Moyes’ Wager

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At this point, looking up from the pit which he himself has excavated, abseiled down into, then cut the life rope, David Moyes has time to think. His thoughts ought to turn to the future of his career. It wasn’t just that United were beaten in the Champions league by a team from a significantly lesser European league; that has happened before, a precedent to which FC Basel can testify. It was the way they were beaten that strikes what sounds like the final chord in this mournful death march. It wasn’t a smash and grab. They didn’t go down fighting. They left the tunnel and trudged onto the pitch looking to lose, and lose they did. At no point was there any inkling that United would win the match, despite the best efforts of the substitutes. They were hapless, hopeless and the defeat merely confirmed the conclusion that the players seemed to anticipate. This is the lowest point yet.
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Moyes needs to make a wager. His managerial efforts so far have disappointed in the extreme. His formations have been ineffective. His selections have often been baffling. His motivational skills as a manager have been lacking so as to be non-existent. At the moment, his approach has not only extinguished hopes of retaining the title, it has sent Manchester United tumbling down the table quicker than you can say “put it in the mixer”. Any sane person would realise that this cannot be the road to continue down. So David Moyes needs to ask himself “What if…?”

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What if I continue down this road?

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Worst case scenario: You are sacked at the end of the season. United continue to play turgid, ineffective football, finish in 7th, maybe 8th, and the people upstairs decide enough is enough. You have shown yourself to be out of your depth in the transfer market, the Fabregas/Herrera/Fellaini debacle has established that. You have shown yourself inept when it comes to masterminding victories over the top teams in the division; Everton’s record against the big clubs, as well as the United’s results this season has shown this to be true. You’ve well and truly lost the dressing room, your captain has left and Robin van Persie’s head has begun to turn. Good bye David, hello Klopp/Heynckes /Hiddink or whoever.
Best Case Scenario: You aren’t sacked. Results somehow begin to turn around. You win some games, maybe more than the now low expectations anticipate. But the damage has been done earlier in the season and you finish, at best, around 6th (or worse 5th, with the horrid Europa League as your reward). Because of the awful football that was played for the majority of the season, the ill will still surrounds you and the club. The senior players who want to leave still do and Van Persie doesn’t fancy playing matches in the Arctic Circle. You’re given a lot of transfer money to rebuild, but every error, every rejection, every failed pursual is magnified by the media and, even if good deals are done, pessimism and resentment remain.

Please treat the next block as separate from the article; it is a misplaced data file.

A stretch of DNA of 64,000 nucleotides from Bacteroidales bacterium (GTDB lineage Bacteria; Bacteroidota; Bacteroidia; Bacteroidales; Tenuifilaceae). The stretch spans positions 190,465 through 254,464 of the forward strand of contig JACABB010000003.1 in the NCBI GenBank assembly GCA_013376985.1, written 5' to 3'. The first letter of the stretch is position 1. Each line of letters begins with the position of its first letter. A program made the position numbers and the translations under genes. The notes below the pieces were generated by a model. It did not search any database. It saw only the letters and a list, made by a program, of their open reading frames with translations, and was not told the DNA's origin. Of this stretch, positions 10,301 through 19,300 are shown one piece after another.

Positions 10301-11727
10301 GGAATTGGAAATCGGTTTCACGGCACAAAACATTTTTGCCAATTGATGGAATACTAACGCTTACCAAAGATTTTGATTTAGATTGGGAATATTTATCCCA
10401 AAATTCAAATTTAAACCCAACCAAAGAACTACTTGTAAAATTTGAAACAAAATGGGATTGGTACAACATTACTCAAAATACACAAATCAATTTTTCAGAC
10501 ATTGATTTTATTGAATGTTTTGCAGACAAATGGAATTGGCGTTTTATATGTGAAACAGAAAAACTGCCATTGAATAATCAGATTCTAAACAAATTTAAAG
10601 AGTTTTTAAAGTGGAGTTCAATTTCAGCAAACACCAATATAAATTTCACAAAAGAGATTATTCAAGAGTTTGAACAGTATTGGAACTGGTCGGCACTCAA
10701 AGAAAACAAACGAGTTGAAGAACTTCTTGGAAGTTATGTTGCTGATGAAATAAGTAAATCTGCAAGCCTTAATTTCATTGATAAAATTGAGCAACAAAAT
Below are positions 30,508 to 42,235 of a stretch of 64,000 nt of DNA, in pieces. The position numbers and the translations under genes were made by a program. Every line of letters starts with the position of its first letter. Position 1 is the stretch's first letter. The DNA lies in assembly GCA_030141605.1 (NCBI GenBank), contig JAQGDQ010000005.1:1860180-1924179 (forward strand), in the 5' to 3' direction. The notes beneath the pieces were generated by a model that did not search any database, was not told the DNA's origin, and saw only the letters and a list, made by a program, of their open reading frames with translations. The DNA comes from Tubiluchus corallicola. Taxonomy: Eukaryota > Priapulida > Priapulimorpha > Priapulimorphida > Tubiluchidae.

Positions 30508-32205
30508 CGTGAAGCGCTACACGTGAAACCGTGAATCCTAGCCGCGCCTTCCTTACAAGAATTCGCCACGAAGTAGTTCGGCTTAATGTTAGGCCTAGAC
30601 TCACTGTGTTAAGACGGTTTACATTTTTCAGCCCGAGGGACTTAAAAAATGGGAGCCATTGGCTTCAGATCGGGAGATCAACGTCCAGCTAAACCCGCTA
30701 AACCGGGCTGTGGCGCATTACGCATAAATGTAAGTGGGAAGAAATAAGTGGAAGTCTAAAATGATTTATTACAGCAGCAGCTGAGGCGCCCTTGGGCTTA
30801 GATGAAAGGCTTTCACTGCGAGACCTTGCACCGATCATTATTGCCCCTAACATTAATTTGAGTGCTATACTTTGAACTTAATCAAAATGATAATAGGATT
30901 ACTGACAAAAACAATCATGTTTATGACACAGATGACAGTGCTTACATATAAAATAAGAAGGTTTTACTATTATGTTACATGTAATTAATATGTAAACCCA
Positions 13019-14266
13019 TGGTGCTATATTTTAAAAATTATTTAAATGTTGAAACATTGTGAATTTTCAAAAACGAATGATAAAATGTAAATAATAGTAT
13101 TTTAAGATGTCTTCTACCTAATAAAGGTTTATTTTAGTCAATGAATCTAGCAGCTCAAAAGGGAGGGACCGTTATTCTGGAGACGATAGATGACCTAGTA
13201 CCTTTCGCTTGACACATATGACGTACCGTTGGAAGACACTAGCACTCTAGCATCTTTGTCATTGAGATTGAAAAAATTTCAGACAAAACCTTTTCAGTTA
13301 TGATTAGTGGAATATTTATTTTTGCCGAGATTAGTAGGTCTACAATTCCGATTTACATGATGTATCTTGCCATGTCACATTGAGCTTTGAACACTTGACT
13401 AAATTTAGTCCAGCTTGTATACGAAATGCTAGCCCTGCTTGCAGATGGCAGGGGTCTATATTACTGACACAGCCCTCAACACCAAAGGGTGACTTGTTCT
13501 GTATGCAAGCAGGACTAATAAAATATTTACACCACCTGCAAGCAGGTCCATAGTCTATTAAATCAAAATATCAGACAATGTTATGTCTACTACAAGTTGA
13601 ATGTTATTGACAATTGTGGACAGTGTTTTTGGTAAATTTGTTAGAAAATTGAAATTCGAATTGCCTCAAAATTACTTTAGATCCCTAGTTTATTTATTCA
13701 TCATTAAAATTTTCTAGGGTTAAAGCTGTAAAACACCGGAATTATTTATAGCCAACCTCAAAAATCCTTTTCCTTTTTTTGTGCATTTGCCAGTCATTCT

What if I change things?

Best and Worst case scenario: We lose games, but not in the same way. We still end up finishing 7th or 8th but I abandon my old ideals. I experiment, even at the risk of defeat. I try to fit Januzaj and Kagawa into my formations as much as possible. I never play Ashley Young or Antonio Valencia. I tell Nani to let loose, to go wild and take on defenders. I drop Rio and thank him for his service. I don’t play Smalling at right back. I try and coax Rafael back into form because he is a very good player. I tell Wayne to justify his contract, or Juan plays at No. 10. We still lose, but we show the fans that we can be dynamic and exciting again. Suddenly it looks like a proper transitional season, a season of testing new things, and not one where I look like a very bad Elvis tribute act that has been forced to follow the real Elvis Presley. The players who want to leave maybe still leave, but the weight on you is lessened. You can spend in the off season under an atmosphere of freshness and optimism. I am (hopefully… probably) not sacked because the pressure is relieved by the reinvention of the team, and me.

Surely Moyes can see this too. The downsides of changing his methodology at United are minimal compared to the downsides of not changing. The upsides of staying the course are pitiful in comparison to the upsides of changing direction. David Moyes needs to realise that he is at rock bottom at the moment, and that if he keeps chipping away in the same downward direction, he’ll find himself in a lot of trouble by season’s end. But if he tries to turn his own world upside down, he’ll tumble out of the pit, for better or worse, and emerge from the despairing darkness to bask in the new light.

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